Immigrants could help alleviate the child care crisis
More workers is good, actually
In a full-employment economy, there is a lot of pressure on employers to raise wages. That’s good because it helps people increase their earnings.
Not every employer can afford to raise wages, though. If you hike pay, after all, you’re probably going to need to hike prices, and the service you offer may not be valuable enough that customers are willing to pay the higher price. That means over time, full employment should contribute to productivity gains — labor will tend to migrate to employers that are willing and able to raise pay, not because they are unusually kind-hearted but because they, through a mix of know-how and technology, figure out how to make it work.
You can see this with things like McDonald’s increasing reliance on kiosks to process orders or Amazon’s innovative grab-and-go supermarket.
But it’s not always so straightforward. The field of child care has seen very little productivity growth over the years, and there aren’t many promising ideas for improving productivity. You could, of course, reduce the labor intensiveness of supervising children by letting them watch a lot of television. But this doesn’t work for the youngest kids, and while you could have TV-oriented child care for three-year-olds with a fairly high kid-to-adult staffing ratio, most people would consider that a bad outcome.
And so child care remains a low-wage, low-productivity sector of the economy, at way below pre-pandemic employment even as the overall labor market booms. Nobody knows how anyone will be able to have kids in the future.
This is a huge problem that calls for serious and creative thinking, but it’s also a helpful illustration of some broader dynamics in policymaking. I think the most feasible solution probably involves bringing in a lot of immigrants, but there are a lot of things you could do with subsidies as well, and everyone should try to stay open-minded and flexible about this.
The progressive child care synthesis
Before the pandemic, the progressive movement had already coalesced around an idea about child care.
There were different proposals in different forms and plenty of debate about implementation, but the basic idea was to increase the pay of child care workers while subsidizing the consumption of child care services on a means-tested basis.
The higher pay aspect was always a little bit odd, because you don’t normally increase the cost basis of something you’re trying to make more affordable. When these proposals were initially developed near the end of the Obama administration, that element reflected a progressive ideological commitment to raising wages and didn’t make a ton of sense as a child care policy, per se. But in today’s post-pandemic world, it actually does make a lot of sense because the child care sector is facing intense competition from other employers of low-education workers. If you wanted to substantially expand consumption of child care services, you really would need to pump in enough subsidy to raise the pay rates.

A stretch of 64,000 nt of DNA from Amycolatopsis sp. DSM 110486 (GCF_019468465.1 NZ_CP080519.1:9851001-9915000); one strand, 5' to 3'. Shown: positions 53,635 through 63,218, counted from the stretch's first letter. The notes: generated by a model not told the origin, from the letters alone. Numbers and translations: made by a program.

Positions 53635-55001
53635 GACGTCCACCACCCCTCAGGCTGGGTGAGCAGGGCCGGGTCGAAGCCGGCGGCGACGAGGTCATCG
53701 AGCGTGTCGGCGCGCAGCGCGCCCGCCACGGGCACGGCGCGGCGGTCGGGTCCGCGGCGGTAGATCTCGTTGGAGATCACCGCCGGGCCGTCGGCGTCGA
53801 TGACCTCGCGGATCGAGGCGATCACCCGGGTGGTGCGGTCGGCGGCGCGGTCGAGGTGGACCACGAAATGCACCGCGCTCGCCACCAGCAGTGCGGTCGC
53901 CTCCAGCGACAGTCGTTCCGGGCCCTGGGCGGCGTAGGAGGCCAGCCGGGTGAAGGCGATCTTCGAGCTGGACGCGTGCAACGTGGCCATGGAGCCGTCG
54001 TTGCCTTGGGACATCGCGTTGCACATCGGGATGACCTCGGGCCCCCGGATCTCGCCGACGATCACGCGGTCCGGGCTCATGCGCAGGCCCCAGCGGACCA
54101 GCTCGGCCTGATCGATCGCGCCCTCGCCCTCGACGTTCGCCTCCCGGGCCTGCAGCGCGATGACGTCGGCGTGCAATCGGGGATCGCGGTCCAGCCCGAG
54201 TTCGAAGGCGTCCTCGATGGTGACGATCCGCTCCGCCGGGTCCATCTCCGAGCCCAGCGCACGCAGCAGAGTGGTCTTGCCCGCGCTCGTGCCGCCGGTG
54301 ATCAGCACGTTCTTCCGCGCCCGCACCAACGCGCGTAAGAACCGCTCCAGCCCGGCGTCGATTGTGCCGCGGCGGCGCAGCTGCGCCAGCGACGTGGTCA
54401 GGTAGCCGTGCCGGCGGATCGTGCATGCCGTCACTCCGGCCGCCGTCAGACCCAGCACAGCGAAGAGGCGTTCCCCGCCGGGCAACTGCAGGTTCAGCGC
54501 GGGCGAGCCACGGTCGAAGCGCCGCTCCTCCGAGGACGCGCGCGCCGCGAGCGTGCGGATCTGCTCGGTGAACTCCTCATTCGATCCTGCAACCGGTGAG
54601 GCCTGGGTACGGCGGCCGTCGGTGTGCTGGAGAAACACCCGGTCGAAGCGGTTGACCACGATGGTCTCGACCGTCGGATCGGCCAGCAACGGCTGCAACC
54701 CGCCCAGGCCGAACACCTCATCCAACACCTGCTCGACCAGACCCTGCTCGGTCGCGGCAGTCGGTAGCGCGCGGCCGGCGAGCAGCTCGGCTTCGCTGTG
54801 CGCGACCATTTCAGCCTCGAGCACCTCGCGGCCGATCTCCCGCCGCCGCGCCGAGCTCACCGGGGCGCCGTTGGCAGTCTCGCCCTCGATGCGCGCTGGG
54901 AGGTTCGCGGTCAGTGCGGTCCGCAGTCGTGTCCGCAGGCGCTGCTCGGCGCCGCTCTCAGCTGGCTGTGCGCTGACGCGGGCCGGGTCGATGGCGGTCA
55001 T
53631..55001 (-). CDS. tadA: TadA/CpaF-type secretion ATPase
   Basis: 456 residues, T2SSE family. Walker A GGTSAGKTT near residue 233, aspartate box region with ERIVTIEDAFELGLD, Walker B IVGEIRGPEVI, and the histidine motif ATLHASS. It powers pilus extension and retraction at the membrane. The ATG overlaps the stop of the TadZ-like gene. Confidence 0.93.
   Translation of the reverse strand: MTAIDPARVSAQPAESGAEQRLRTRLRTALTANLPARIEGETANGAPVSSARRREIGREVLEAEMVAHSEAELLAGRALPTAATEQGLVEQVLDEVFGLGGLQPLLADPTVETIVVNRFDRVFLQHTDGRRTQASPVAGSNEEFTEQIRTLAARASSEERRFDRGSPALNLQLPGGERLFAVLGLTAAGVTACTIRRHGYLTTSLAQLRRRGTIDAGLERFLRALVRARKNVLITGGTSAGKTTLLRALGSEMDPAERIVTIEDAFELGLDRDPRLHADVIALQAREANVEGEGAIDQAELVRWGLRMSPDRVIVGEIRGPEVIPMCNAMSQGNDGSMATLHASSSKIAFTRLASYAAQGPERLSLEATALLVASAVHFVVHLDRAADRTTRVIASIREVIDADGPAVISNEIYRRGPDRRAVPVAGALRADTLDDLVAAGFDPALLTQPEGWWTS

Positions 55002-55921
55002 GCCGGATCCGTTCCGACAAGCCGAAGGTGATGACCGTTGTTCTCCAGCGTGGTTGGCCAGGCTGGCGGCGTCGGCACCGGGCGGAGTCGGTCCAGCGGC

That’s fine as far as it goes, but it creates a dilemma around the means-testing piece because it raises the unsubsidized cost of child care.
You can always address that by making the means-test less severe, but that makes the program even more costly. That’s not to say it’s a bad idea — subsidizing child care seems like a pretty good thing to spend a lot of money on — but it is a tough lift politically.
But beyond that, part of what I like about the Buc-ees point in the tweet above is that it illustrates that real costs are involved, over and above the accounting details.
Resources matter not ledger-books
The point, after all, is that a Buc-ees associate is not a child care worker. Conversely, the people working in child care centers are not available to work at the Buc-ees.
A progressive think tank putting together a PDF about child care in 2017 would argue for a program that’s going to raise blah blah billion dollars in revenue by taxing the rich in such-and-such a way, plow that money into child care subsidies, and create tens of thousands of new good-paying jobs. That’s because we had an all-around depressed labor market for almost the entire 21st century, so people got used to thinking of everything in terms of creating jobs.
People wrote books like “The Coming Jobs War,” assuming that the world was in some kind of state of semi-permanent labor surplus and the big question was how to create enough work for everyone.
Today, though, what we see in the child care sector is not just an accounting problem — it’s about the actual human beings. Working in a child care center does not require a lot of formal education or elaborate qualifications, but it’s relatively stressful work. People don’t really want to do it if they can earn as much or more at a routine retail job.
Regardless of how the funds are raised to persuade them to do child care instead, the cost to society is that there is less labor available for the retail sector. That means some mix of higher prices and reduced convenience. And that’s true whether you get the money by closing the carried interest loophole, taxing greenhouse gas emissions, or raising the deficit. The financing choices do matter, but there’s no financing choice so amazing that it eliminates the broad tradeoff.
And on one level, it’s an easy tradeoff — what’s more important, the care of America’s children or retail convenience? But on another level, it’s hard. Basically everyone consumes low-end retail and food service labor. Parents of small kids, by contrast, are a tiny share of the population. Lots of people don’t have kids. Most kids are school-aged. So you’re talking, in effect, about transferring resources from most people to a minority of the population.
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